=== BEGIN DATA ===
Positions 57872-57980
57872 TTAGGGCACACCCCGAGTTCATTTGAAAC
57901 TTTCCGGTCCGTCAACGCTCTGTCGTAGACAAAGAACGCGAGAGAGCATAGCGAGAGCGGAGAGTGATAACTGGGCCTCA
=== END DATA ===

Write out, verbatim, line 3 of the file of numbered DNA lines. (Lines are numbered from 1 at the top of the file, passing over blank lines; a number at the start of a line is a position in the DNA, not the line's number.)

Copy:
57901 TTTCCGGTCCGTCAACGCTCTGTCGTAGACAAAGAACGCGAGAGAGCATAGCGAGAGCGGAGAGTGATAACTGGGCCTCA